Recently, we covered Basic Distress Tolerance Skills which serve to identify stressors and strategies, acceptance of the situation with neutrality, and to quick ways to distract ourselves from implosion. Now, we're going to explore advanced strategies.
Create an emergency plan
Rather than re-create the wheel on this one, I'm going to defer to this article on developing a safety plan.
Safe-place visualization is an important strategy when we already begin to feel symptoms of distress. This exercise can be particularly helpful for folks who are still in place where they can marshal their perceptual vision. In short, as you sense your "rationale side" is constricted, check in with yourself to see if you can create a snapshot of a place where you feel nothing but joy and calm. What are the qualities of that space? Sounds? Smells? Textures? What is going on in that immediate space, and how do you imagine yourself interacting in that space? Stay with that space for a little while and occasionally glance into your internal senses. Are you able to take deeper breaths? Is your heart rate regular?
Begin this practice in spaces that are removed of distractions, if possible. Grade it so that you can take this practice on the go.
This practice enables us to pair a verbalized phrase or sound with the goal of relaxing. Simply inhale, verbalize the cue or have it played, Exhale, verbalize the cue or have it played. Examples of cues can be: relax, focus, calm, loose, etc. with the hope that thinking and hearing the cue will translate to bodily integration.
Valued Living Questionnaire (VLQ)
The VLQ is a self-assessment that guides is in evaluating our personal meaning. It allows us to identify and measure those things which add purpose to our life. While this is not the only tool, other meaning-making tools worth consideration include the Ikigai model, the wheel of wellness, and other tools which can help us sense out our proximity to desired well-being. Once these values are ascertained, we can than follow through with a committed action to reach self-driven S.M.A.R.T.* goals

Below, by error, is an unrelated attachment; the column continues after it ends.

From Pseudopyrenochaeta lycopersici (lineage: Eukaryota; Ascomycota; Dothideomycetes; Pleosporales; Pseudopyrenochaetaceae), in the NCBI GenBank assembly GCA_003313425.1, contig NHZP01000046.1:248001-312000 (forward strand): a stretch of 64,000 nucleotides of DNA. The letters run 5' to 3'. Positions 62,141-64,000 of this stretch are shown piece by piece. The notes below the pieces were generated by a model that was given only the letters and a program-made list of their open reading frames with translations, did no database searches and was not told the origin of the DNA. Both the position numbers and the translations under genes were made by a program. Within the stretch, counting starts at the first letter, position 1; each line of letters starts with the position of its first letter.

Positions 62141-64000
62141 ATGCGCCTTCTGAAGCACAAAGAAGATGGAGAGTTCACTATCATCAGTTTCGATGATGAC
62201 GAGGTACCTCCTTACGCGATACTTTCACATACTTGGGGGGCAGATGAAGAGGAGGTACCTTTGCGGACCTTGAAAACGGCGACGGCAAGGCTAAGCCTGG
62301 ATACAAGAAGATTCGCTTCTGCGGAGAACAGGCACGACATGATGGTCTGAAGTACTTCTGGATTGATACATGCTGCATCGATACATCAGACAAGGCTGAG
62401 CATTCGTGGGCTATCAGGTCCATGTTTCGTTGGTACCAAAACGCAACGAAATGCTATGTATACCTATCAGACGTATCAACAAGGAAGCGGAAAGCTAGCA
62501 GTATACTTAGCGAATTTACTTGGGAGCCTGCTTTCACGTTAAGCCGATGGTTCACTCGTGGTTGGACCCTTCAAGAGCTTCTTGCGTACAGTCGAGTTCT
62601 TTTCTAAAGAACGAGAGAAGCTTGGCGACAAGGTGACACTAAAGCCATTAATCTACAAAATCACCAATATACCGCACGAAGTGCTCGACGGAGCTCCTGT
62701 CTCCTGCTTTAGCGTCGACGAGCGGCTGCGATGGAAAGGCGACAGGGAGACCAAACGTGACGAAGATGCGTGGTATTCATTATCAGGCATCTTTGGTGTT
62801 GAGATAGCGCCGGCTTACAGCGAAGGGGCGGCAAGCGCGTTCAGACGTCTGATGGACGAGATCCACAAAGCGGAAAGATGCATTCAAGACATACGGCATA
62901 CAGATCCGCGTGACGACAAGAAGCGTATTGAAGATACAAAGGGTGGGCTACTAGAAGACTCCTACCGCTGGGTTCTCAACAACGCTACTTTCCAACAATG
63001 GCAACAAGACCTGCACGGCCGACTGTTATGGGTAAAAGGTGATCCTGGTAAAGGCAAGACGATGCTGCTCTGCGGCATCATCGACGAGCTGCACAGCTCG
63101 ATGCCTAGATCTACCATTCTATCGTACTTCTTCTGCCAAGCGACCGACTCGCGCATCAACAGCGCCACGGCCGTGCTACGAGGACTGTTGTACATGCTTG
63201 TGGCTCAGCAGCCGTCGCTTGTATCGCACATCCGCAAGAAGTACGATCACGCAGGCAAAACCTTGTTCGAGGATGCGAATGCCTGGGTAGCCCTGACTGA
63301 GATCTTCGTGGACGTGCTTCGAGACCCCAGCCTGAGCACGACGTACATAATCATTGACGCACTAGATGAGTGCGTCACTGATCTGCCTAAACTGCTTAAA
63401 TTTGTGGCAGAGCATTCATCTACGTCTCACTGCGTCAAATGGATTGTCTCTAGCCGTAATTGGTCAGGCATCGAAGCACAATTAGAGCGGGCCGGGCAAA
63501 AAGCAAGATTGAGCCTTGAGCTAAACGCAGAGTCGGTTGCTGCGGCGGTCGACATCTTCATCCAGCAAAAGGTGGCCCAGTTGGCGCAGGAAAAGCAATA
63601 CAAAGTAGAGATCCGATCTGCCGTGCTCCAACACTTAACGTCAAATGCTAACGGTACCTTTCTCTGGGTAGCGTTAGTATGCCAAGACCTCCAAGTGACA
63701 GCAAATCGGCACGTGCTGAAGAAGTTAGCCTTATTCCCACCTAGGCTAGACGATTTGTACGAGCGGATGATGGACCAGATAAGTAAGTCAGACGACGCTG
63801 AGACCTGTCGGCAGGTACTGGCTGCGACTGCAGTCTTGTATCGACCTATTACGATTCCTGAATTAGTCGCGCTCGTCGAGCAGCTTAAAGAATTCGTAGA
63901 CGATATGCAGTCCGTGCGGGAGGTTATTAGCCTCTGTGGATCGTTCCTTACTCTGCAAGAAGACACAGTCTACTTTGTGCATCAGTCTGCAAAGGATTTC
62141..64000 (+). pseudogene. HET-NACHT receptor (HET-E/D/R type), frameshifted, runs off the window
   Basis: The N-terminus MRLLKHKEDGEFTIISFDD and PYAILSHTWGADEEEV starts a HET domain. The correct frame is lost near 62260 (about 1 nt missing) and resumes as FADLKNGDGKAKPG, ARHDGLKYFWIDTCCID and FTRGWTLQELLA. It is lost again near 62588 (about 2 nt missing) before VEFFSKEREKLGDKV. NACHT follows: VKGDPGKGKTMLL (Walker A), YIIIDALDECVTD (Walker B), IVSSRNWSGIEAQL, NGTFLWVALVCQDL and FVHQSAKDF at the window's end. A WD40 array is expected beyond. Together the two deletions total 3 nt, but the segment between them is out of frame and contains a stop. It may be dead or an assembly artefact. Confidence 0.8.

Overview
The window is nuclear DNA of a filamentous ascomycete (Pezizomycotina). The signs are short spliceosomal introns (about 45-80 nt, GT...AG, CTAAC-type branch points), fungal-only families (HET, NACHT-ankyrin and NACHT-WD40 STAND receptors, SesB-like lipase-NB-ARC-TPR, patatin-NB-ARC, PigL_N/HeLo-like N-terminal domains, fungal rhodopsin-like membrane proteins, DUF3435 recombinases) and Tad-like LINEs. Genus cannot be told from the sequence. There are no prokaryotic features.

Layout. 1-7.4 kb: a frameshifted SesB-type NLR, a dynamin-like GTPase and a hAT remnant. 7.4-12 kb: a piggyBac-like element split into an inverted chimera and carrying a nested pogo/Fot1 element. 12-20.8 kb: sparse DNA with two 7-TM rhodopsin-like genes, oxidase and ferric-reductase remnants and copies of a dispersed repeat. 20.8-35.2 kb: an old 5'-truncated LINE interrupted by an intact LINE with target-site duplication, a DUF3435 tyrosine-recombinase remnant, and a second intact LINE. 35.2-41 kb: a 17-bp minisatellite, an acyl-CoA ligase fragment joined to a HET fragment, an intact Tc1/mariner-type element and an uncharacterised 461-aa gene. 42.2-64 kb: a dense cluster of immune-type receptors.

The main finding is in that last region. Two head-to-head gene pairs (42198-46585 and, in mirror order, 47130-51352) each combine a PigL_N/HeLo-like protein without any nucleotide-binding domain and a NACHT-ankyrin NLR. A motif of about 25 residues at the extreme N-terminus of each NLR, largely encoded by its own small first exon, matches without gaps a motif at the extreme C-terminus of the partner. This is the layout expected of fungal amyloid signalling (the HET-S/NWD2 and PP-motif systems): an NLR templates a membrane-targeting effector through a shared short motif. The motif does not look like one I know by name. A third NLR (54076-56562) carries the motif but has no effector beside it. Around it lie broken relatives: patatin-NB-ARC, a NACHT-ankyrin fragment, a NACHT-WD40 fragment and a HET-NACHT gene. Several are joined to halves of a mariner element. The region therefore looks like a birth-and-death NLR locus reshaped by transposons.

*Specific Measurable Achievable Relevant and Time-bound
Connect to a higher power and create an activity
Spirituality is an alignment to personal growth which wherein we might endeavor on principles and meaning through a higher dimension. No one person can or should complete this internal work for you, and it's important to recognize that spirituality can be beneficial when it augments your growth and autonomy.
Take a time-out
It might sound self-evident, however, taking a time out to breathe, process, or decompress for five minutes may be the time we need to reach into the toolbag for what practice we need during distressful moments.
Present Moment Exercise
These exercises call for the individual to engage in present-minded thoughts. Where are you now? Are you safe? What are things you notice in your environments? This does not necessitate that you forever dismiss other dimensions of time (past, future, or multi-) but that you take five minutes to check in with the breath and refocus.
Self-encouraging coping thoughts
Positive self-talk might be appropriate in situations that seem dooming but realistically are not, e.g. before an exam, before a presentation, etc.
This feels bad, but it's a normal reaction that will pass.
Stop and breathe.
I can do this.
I can use my coping skills
Right now, I'm not in danger. I'm safe.
It's just that. Right here is where I'm meant to be, and everything is as it should be right now. These statements are enough to get you through the moment so you can re-asses your safety, your needs, your values, and your goals.
Much like self-encouraging coping thoughts, self-affirming statements are much like mantras, prayers, or statements which we turn to when in doubt.
I am enough.
I am growing.
I can do it.
Replace the above phrases with something of more spiritual context and use it as a cue to relaxation, if you so desire.
Identify a few new coping strategies
There's so many strategies out there. Here's a list of more from the website, as of this post:
Basic Distress Skills
Emotional Freedom Technique
Gauging Your Energy Levels
Journaling: Hotspots and Worries
Psychological First Aid